I think I can write,” I said. I had been working at CATALYST for some time as the office manager. “Ok,” Greta replied, and gave me an assignment on the spot. Granted, it was a small assignment. But I made the most of it.
I was in my 30s and had neither a degree nor experience. What I did have was a compulsion to write, boundless curiosity, and an untapped passion for social justice. And for the next 10 years, from 1994 to 2004, I awoke every morning with the absolute certainty that I was doing exactly what I was meant to do in this life.
Small assignments quickly grew to larger ones. My first decade working at Catalyst was dominated by big, complex investigations into what the Army was doing—and had been doing—at Dugway Proving Grounds and Tooele Army Depot. The nerve gas incinerator it was building; the biological lab that was being promoted as a Level 3 but being built as a Level 4 facility; the open-air testing of both biological and nerve agents; and the resulting hot zones of cancer and multiple sclerosis in Tooele County.
It was surreal to suddenly be the investigative journalist I’d always dreamed of being. Whistleblowers were knocking on CATALYST’s door, activist groups were filing lawsuits, and the military was tapping our phones and following us in clichéd dark sedans. Seriously. It was scary and exhilarating, and absurd.
Then there was MagCorp (now US Magnesium) with its infamous green cloud of chlorine and sulfuric acid, the weirdly corrupt fertilizer industry, and the dangerous, ugly, falling-down Bennett Paint building, which the Bennett family (Senators Wallace and Bob) claimed not to own. (They did.)
But I didn’t just write about environment issues; I wrote about anything and everything that caught my or Greta’s fancy.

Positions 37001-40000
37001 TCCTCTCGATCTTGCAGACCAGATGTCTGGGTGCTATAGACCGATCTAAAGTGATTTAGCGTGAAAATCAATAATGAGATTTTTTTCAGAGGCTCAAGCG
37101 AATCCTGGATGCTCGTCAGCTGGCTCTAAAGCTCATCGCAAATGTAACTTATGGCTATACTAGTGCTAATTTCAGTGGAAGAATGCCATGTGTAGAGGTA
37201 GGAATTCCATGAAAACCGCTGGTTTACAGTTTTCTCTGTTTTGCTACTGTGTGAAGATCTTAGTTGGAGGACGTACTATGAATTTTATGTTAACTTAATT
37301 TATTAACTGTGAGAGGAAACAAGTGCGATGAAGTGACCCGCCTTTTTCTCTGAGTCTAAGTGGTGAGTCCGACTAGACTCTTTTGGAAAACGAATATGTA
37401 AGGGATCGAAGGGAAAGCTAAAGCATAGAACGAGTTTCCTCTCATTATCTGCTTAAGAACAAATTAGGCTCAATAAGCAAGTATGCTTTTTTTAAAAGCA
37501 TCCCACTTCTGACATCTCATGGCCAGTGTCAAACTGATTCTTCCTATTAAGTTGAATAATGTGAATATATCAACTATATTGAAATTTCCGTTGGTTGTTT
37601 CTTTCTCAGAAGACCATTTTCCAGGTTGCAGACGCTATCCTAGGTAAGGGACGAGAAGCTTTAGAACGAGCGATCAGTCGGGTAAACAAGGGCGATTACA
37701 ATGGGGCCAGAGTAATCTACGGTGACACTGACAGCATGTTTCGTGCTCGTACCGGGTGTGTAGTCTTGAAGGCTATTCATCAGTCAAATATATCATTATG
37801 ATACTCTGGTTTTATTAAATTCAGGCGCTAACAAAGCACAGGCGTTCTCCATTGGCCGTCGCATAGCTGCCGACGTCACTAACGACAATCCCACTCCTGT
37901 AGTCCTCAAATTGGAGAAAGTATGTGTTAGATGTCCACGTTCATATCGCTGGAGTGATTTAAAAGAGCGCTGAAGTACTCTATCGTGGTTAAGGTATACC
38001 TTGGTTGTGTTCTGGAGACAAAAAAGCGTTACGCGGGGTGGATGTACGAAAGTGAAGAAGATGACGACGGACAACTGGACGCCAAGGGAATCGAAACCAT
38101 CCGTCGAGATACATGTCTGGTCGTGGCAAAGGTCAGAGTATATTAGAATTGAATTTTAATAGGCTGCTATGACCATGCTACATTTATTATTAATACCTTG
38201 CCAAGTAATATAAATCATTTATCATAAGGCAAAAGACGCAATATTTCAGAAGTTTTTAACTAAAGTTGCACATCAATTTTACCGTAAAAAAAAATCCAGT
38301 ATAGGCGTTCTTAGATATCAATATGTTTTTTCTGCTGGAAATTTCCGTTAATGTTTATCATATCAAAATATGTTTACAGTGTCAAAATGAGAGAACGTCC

I interviewed shamans, scientists, doctors, lawyers, politicians, activists, artists and writers. I hung out with turkey vultures, bears, booksellers, nudists, and Buddhists. I did crazy things and had crazy things done to me. I also wrote about deeply personal experiences, like being in chronic pain and going through treatment for breast cancer.
Oh, and I was also the columnist known as Madam X. It was wildly fun and freeing to journalistically explore the territory where sex and science meet under a nom de plume.
Then there were the thousands of hours I spent researching, observing and writing about the natural world for my “Urban Almanac” column. For 19 years I found utter joy in its creation. Writing it turned me into a hardcore organic gardener and an obsessive voyeur of backyard wildlife. (Oh, the things I can tell you about bug sex.)
Also, thanks to “Urban Almanac,” my wildest dream came true—I became a book author. A Nature Lover’s Almanac: Kinky Bugs, Stealthy Critters, Prosperous Plants and Celestial Wonders, illustrated by biologist/writer/artist Adele Flail and published by Gibbs Smith, is a beautiful, friendly little book and seeing it at local libraries never fails to make me grin ear to ear.
And for the record, my articles about pheromone cologne and toxoplasmosis were the most fun I’ve ever had as a writer. I laughed a lot while I was writing them.
But when I look back at my 26 years with Catalyst, it isn’t the writing I think about; it’s the experiences.
Flying over the Great Salt Lake in a brine shrimp spotting plane. Scooping up handfuls of softly buzzing honeybees, searching for rats in Olympus Cove, and—eeekkk!—putting an IV in a bat. Laughing with my favorite author. Meeting my bird-trainer childhood crush. Touring the biological lab and nerve gas incinerator and learning how to inject myself with atropine. Visiting homeless camps and the homes of people willing to share their stories.
And the crazy staff meetings, fabulous parties, and goofy, giddy late nights pasting up the magazine with Greta, John, Polly and other CATALYST people who became my family.
It was all glorious.
Thank you, Greta, for believing that I could write. It has been a blessing and an honor.
Diane Olson is a former CATALYST staffer and contributing writer (1994-2020).